Lecture #18
  CURMUDGEON GENERAL'S WARNING. These "slides" represent highlights from lecture and are neither complete nor meant to replace lecture. It is advised not to use these as a reliable means to replace missed lecture material. Do so at risk to healthy academic performance in 09-105.
Lecture Outline Review for Exam II
We will use VSEPR to determine bond angles in a collection of different illustrations some of which are shown here.
Several lectures ago, we asked about the remaining structural isomers of C4H8. The skeletal structures are shown. One is four carbons in a row. (It doesn't matter whether this is drawn straight, crooked, or even L-shaped.) The other frame is branched.  
The text gives a recipe for figuring out Lewis structures. However, it is only useful if you know where the atoms are. Furthermore, it does not take into account the possibility of expanded octets (which, however, are not relevant to this example). We follow the recipe to note that a double bond must be present. That allows us to place the hydrogens correctly.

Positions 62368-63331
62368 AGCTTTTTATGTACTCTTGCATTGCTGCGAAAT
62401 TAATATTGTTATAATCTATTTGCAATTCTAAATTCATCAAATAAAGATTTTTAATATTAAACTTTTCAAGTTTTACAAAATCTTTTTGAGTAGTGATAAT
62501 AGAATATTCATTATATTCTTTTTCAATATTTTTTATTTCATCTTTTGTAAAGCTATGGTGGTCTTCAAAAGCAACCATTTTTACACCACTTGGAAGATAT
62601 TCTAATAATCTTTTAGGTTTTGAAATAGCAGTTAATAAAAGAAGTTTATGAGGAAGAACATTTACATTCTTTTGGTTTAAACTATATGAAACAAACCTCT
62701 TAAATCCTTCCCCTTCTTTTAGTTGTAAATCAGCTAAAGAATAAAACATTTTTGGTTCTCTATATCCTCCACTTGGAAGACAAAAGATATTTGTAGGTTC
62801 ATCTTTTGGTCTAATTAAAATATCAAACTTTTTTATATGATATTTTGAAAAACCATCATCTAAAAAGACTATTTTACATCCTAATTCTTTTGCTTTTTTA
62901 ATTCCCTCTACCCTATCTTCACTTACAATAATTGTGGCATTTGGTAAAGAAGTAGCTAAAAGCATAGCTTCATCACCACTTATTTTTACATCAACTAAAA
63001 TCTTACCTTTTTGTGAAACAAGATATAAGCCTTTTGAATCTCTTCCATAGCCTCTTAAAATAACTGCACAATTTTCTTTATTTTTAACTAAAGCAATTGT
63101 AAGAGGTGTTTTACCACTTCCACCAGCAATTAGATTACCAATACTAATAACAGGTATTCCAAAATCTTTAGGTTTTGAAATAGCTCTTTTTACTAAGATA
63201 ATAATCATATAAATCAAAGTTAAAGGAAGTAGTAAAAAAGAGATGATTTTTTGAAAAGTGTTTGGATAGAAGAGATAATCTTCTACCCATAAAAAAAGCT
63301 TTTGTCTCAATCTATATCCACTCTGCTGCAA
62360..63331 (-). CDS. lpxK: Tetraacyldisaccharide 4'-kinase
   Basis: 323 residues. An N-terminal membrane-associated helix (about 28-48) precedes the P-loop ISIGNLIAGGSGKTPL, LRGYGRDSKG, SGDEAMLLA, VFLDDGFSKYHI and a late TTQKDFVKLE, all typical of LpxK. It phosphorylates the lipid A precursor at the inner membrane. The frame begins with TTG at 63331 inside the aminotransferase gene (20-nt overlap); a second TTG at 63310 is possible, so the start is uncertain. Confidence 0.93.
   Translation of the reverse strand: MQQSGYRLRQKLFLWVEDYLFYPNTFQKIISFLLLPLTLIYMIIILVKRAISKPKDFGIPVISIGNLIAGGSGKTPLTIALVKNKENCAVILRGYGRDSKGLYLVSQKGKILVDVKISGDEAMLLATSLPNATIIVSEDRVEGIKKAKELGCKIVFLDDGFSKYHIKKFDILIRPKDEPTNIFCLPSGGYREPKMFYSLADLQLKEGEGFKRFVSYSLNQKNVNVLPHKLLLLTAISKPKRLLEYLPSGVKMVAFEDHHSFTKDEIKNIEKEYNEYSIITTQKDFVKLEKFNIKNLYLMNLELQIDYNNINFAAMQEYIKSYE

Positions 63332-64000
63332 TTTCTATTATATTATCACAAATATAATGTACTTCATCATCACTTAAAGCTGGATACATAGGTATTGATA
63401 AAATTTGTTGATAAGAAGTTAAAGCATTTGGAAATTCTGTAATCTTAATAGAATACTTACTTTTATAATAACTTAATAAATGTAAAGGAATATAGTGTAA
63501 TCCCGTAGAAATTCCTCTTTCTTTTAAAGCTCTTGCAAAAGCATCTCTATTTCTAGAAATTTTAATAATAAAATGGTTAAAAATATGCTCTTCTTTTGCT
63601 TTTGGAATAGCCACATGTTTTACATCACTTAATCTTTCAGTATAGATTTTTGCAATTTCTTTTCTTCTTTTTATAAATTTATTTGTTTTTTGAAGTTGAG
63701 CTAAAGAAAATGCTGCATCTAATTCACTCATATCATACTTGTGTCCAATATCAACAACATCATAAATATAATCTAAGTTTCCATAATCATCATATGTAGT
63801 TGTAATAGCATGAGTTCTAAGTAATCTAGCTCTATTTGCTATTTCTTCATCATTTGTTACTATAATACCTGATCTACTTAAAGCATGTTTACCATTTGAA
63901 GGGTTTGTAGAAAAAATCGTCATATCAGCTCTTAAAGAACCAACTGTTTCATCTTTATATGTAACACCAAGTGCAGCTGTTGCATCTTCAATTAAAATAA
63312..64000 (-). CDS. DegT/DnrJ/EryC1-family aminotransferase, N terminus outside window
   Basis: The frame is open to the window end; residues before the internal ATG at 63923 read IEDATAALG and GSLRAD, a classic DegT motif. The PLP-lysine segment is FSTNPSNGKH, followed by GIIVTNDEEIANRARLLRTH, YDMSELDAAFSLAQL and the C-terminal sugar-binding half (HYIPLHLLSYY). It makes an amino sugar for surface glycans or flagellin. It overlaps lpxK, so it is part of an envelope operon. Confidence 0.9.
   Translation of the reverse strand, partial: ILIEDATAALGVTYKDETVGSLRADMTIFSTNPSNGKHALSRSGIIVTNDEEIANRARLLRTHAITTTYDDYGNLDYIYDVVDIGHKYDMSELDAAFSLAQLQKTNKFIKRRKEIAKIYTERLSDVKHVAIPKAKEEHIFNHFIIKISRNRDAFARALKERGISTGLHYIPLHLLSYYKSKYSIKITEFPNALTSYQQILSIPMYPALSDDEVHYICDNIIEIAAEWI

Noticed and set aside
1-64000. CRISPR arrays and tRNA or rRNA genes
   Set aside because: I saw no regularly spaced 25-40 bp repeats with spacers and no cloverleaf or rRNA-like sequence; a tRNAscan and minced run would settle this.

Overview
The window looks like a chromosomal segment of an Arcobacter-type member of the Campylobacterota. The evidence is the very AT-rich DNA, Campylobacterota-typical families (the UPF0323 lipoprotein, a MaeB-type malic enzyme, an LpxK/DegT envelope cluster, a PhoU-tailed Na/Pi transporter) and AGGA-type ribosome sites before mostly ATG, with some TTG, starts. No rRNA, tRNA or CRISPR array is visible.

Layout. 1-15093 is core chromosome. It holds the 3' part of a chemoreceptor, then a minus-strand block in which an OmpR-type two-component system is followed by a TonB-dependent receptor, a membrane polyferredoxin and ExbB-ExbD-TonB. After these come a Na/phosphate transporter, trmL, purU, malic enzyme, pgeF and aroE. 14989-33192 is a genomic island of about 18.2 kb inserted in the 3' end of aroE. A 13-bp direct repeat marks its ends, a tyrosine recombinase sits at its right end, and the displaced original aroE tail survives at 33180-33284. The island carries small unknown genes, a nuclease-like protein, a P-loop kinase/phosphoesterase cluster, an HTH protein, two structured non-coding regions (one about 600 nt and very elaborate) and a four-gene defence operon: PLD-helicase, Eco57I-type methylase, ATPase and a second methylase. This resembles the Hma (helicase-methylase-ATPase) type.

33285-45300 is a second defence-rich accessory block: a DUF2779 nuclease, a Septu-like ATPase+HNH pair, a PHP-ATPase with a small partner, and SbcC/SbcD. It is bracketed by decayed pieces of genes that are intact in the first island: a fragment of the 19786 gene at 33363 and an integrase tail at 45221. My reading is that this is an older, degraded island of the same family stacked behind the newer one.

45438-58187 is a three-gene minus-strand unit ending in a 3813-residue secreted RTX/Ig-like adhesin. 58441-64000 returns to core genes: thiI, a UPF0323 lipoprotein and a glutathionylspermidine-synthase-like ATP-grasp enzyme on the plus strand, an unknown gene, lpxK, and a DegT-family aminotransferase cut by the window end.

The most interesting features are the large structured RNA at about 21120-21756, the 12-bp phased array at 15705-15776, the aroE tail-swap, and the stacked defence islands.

Similarly, for the non-branched skeleton, there must be a double bond. But it can be in the center or at the end. That gives us two more structural isomers.  
Examples: (Reaction Heat...think of it as balancing a financial account, reactants require energy to break up, products supply energy to do this, what energy makes this all balance?) Energy released or energy input to the reactants?
What's expected for geometrical isomers for these two?
There is more than one geometrical isomer that can be constructed at first.